The opioid epidemic is a national problem, but solutions may be local. In Philadelphia, the Mayor’s Task Force to Combat the Opioid Epidemic recently released a reportwith 18 recommendations for a “comprehensive and coordinated plan to reduce opioid use disorder and its associated morbidity and mortality.” The report focuses on Philadelphia, but draws on data from states that have had success in curbing the epidemic. The task force worked as a city government entity, but also met with community organizations and held four “Community Listening Sessions” to hear from those most affected by the epidemic.
LDI Senior Fellows Michael Ashburn, Zachary Meisel, and Jeanmarie Perrone participated in the effort. Meisel and Perrone discuss the findings in the context of their experiences as emergency department physicians here.
The report is broken out into four categories: Prevention and Education, Treatment, Overdose Prevention, and Involvement of the Criminal Justice System. Here we highlight a number of recommendations that target physicians and other health professionals.
The report calls for professional schools and provider organizations to “require and have standards for broad, interdisciplinary competency-based training” in pain, pain management, and substance use disorder. Recognizing that education alone is not likely to change prescribing behavior, especially among established physicians, the task force also call on the City to support evidence-based interventions promoting more judicious opioid prescribing.
Beyond integrating substance use disorder treatment into all health care professionals’ training, the task force also recognized the need to expand the number of providers that specialize in this area. The report paints a dismal picture regarding the shortage of providers and hints at “incentivizing” health and social service professionals to specialize in substance use disorder treatment. This is an intriguing proposal, reminiscent of previously established programs like the National Health Service Corps that attempt to address the shortage of primary care physicians by offering loan repayment to medical students who enter primary care.
To meet the treatment needs of the 122,000 to 150,000 Philadelphians with substance use disorder, the task force recommends that treatment be offered to patients at every level of care, from outpatient to hospital-based services, emphasizing recovery initiation and engagement in sustained treatment. The report argues that eliminating the current distinction between detoxification and treatment centers would minimize the perceived unavailability of treatment programs and reduce relapse rates. It mentions comprehensive approaches to treatment in other ways as well, such as the need to include mental health services in physical detoxification and treatment.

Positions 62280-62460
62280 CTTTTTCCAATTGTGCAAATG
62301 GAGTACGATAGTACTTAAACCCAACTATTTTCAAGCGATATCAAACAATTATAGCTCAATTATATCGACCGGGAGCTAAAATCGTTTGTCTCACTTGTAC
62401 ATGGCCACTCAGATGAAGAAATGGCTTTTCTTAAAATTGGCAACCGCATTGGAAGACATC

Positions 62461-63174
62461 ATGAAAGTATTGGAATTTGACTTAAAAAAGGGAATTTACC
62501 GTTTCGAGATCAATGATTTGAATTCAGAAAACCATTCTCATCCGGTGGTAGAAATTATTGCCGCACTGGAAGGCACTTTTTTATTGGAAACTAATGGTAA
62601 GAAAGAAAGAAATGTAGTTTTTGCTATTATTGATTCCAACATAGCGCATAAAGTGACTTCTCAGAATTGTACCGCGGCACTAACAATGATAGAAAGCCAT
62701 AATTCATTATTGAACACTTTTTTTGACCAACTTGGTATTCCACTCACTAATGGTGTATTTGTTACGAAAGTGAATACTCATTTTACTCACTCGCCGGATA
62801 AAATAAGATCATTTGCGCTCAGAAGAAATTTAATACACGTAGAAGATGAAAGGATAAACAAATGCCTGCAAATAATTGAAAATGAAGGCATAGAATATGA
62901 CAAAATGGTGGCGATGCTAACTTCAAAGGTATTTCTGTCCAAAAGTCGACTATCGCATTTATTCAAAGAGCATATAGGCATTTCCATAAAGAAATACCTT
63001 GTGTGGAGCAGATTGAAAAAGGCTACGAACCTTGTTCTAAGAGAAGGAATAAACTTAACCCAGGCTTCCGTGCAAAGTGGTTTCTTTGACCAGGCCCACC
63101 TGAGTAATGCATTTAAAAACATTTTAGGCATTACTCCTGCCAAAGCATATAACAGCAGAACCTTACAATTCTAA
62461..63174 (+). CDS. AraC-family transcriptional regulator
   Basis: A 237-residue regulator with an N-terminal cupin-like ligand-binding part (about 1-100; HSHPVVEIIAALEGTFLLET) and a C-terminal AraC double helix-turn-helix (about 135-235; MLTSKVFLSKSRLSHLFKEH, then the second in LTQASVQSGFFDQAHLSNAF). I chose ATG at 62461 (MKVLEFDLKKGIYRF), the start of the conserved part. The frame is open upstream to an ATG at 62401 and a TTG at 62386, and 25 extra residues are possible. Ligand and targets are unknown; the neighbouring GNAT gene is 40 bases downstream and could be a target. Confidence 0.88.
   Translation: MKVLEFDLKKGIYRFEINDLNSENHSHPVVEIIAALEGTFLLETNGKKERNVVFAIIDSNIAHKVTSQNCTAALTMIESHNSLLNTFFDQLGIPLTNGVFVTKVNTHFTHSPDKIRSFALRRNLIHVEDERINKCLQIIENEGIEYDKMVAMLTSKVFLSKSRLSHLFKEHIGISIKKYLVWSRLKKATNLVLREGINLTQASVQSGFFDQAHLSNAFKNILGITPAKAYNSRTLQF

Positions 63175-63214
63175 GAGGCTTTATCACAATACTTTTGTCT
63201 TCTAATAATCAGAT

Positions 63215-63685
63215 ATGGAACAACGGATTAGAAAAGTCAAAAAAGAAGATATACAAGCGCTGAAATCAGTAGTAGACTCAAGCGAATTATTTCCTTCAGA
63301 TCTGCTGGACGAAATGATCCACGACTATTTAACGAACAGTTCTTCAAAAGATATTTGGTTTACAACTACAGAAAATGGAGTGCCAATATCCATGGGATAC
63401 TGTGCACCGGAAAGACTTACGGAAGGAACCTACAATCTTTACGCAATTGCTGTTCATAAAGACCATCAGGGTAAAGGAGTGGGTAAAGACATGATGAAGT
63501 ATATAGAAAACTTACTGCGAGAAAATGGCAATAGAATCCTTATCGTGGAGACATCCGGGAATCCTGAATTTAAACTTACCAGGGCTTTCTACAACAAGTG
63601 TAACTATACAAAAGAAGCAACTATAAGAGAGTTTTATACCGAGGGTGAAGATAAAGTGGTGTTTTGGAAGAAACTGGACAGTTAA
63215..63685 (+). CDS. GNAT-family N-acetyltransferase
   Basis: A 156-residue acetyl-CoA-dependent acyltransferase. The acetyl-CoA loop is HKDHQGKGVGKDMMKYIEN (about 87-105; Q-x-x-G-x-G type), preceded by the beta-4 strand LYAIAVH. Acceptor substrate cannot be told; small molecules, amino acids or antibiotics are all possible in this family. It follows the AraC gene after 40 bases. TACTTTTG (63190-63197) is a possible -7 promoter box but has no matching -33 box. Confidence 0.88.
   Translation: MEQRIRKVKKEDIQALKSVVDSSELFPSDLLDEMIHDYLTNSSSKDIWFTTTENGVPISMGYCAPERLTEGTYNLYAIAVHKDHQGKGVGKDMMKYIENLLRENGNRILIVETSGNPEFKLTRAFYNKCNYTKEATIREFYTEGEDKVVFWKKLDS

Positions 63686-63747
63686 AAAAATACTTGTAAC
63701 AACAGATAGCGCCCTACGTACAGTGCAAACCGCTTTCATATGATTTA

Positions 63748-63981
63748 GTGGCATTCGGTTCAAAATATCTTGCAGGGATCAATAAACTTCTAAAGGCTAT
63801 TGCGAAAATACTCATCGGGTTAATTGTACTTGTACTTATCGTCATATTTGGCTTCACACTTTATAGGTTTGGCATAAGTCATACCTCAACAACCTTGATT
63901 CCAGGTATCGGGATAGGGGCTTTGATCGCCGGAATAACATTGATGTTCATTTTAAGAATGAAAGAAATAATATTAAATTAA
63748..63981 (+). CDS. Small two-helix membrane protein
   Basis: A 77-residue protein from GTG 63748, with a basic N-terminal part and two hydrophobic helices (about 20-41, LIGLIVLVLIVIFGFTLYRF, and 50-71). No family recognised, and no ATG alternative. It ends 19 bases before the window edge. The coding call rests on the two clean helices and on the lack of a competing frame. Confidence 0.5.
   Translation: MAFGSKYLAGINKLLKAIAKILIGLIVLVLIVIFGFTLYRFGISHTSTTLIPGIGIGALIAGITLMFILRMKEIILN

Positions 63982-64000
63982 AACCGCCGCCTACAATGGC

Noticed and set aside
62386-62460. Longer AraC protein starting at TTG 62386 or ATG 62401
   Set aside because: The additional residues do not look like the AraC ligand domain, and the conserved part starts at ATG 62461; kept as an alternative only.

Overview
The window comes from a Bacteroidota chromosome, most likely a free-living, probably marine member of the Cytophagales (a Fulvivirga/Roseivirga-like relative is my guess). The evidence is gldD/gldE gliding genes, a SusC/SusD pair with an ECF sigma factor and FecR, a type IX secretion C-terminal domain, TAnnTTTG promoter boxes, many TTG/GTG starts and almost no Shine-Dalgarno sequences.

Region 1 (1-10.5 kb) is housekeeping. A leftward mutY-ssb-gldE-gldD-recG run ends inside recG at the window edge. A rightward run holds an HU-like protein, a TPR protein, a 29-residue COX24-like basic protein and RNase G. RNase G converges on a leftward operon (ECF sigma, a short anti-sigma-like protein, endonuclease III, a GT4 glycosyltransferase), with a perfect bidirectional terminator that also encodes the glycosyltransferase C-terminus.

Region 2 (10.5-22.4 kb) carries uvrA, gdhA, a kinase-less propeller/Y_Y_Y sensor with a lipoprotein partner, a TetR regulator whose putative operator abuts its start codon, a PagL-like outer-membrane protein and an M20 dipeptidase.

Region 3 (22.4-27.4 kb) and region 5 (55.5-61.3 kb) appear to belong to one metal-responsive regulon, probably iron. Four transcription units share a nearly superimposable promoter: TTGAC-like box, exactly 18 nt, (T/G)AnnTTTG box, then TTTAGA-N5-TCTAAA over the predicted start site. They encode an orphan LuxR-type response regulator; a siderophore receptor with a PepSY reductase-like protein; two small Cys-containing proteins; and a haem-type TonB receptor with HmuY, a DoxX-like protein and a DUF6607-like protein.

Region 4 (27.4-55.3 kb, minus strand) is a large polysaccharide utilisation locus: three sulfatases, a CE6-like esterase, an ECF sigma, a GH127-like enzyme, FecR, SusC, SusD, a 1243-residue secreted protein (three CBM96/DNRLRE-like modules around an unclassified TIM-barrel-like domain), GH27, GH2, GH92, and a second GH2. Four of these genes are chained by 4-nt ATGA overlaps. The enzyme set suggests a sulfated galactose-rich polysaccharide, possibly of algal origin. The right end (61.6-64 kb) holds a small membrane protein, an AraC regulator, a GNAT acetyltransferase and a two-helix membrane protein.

A report itself cannot solve this crisis.
–Mayor Jim Kenney
Given the proven effectiveness of Medication-Assisted Treatment (MAT), the report emphasizes the importance of initiating MAT immediately and maintaining it throughout patient transfers to different stages of recovery. This is known as a “warm handoff.” The task force also strongly endorsed expanding the use of the rescue medication naloxone, calling for increased availability beyond formally trained health care providers.The recommendation includes a public awareness campaign about naloxone, with City programs to purchase it and train lay people to administer it. Target audiences include people discharged from hospital emergency departments, prisons, and treatment programs.
The report rounds out its approach with recommendations that go beyond the health care system. It advocates for increasing the number and ease of access to treatment sites, safe permanent housing, recovery housing, and vocational support services for those in treatment. It also pays particular attention to the importance of the criminal justice system, calling for increased capacity for diversion out of prison into treatment, increased practice of doing so, and increased availability of comprehensive treatment (MAT again!) while in prison.
As Mayor Jim Kenney writes in a foreword, “a report cannot itself solve this crisis.” The next phase of work involves prioritizing and implementing these recommendations. In the coming month, Jeff Hom, MD, MPH, policy advisor in the Philadelphia Department of Public Health, will brief Penn’s Opioid Task Force and engage us in a conversation about the role researchers can play in achieving the objectives set forth in the report.
This post originally appeared on the University of Pennsylvania LDI Health Policy$ense blog.